Fishman: The thing I had been surprised by was how involved they are in social justice and how progressive they are. I knew that before I started filming, but I was still a little bit intimidated, still remembering being a kid and having nuns as teachers and being kind of scared of them. When I started interviewing them, I could see they’re funny and very hospitable. And they make you feel at ease.
Why is it import for viewers’ stereotypical perceptions of nuns to change?
Fishman: I would hope that people see nuns as a model. I think that the sisters give a good example of how to … combine a life of activism with reflection, contemplation and prayer, meditation. And [they show] how to speak out against injustice in a way that’s strong and that people can hear what you’re saying and not be put off. They’re so good at studying an issue and praying and reflecting on it and coming up with really creative ways to approach solutions.
You don’t usually hear about religious environmental activism.
Fishman: That was another big revelation to me. Not only are the nuns doing it for the same reasons we all are concerned about—taking care of the earth and making sure we have something [to sustain] future generations—but they see the earth and the universe as a revelation of the divine. So it’s kind of an insult to God when we degrade the environment and mistreat animals. We have this outmoded idea that we’re the top of the pyramid and that God gave us the right to exploit everything.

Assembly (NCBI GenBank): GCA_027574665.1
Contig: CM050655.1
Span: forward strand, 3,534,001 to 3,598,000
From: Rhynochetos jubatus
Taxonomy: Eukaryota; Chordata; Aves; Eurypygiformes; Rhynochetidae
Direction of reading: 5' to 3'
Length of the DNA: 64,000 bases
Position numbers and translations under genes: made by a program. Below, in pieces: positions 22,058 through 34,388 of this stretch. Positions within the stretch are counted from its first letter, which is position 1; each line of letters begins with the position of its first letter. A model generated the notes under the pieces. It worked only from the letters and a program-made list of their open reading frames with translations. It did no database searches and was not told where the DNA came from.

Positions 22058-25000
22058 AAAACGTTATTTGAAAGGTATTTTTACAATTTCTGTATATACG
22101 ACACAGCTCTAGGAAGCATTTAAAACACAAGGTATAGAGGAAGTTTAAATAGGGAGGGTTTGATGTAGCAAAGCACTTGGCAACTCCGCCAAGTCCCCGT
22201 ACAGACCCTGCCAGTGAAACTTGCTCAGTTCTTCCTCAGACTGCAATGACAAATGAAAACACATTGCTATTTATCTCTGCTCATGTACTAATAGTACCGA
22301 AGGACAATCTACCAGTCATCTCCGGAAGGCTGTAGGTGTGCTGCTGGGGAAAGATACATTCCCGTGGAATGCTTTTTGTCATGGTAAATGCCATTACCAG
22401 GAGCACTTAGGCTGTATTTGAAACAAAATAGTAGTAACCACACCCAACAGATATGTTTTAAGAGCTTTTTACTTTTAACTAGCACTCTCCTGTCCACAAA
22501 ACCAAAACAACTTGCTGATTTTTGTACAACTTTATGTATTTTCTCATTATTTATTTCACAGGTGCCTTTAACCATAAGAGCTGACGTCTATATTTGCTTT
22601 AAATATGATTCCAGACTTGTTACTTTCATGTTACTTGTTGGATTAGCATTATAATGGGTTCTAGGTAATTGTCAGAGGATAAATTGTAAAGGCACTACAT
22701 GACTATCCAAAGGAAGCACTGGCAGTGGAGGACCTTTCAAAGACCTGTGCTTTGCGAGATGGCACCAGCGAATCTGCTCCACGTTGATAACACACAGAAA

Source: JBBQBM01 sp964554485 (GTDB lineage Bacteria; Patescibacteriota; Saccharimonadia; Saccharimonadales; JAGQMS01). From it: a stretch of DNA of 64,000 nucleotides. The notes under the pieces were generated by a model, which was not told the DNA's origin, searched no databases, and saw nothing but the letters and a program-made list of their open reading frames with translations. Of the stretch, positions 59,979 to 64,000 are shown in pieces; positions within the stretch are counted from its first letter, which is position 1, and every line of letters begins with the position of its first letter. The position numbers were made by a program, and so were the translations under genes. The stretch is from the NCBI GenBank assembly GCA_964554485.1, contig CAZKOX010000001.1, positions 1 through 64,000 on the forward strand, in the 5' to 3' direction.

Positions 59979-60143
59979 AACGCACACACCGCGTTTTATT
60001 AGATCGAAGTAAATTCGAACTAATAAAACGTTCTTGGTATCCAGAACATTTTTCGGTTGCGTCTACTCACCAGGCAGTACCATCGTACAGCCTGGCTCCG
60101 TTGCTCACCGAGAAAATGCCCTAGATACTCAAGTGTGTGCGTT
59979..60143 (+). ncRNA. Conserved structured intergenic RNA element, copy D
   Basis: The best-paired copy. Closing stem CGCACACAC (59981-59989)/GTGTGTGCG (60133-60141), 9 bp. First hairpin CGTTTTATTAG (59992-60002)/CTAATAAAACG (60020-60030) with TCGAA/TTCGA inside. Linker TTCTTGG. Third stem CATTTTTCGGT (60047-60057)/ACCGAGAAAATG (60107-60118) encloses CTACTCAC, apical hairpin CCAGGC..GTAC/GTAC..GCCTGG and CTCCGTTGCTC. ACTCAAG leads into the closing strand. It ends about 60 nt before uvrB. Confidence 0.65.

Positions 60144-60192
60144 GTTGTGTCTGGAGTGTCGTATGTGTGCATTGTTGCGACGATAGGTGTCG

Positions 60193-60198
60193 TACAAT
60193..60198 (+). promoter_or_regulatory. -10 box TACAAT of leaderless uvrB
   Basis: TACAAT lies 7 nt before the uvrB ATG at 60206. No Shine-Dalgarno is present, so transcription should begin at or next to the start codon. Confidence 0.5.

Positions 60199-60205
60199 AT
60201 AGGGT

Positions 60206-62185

What would you say to those who use the term “leftist” as an insult toward U.S. nuns?
Fishman: I would say Jesus was a leftist. I think that calling people leftist and thinking that’s going to silence them or put them down is an outmoded way of being. That’s part of the problem— that we tend to categorize people and dismiss them. And I would just say they’re doing what Jesus called all of us to do, and I don’t want to limit it to just Catholicism—that people of any faith, they have this tradition of trying to make the world more just, so that all people and all creation has a chance to flourish.
Considering the Vatican’s condemnation of the main U.S. organization of Catholic nuns for focusing too much on issues such as poverty and economic justice instead of fighting against abortion and gay marriage, are you experiencing any controversy around your film?
Fishman: I think that criticism of the film mostly comes from the people who haven’t seen it, or who see the trailer and think that any questioning of what the Vatican does is disloyal. The film has been seen by tens of thousands of people at this point. A large number of them are sisters, some priests. It’s been shown in some Catholic universities and Catholic parishes, and people of other faiths have seen it. I don’t think anyone takes away the message that it’s bashing the Catholic Church in any way. I didn’t want to create polarization; I didn’t want to demonize anyone. I was trying to follow the spirit of the sisters.
Band of Sisters is now available for educational use and the home-viewing DVD will be available in early 2014 via the film’s website.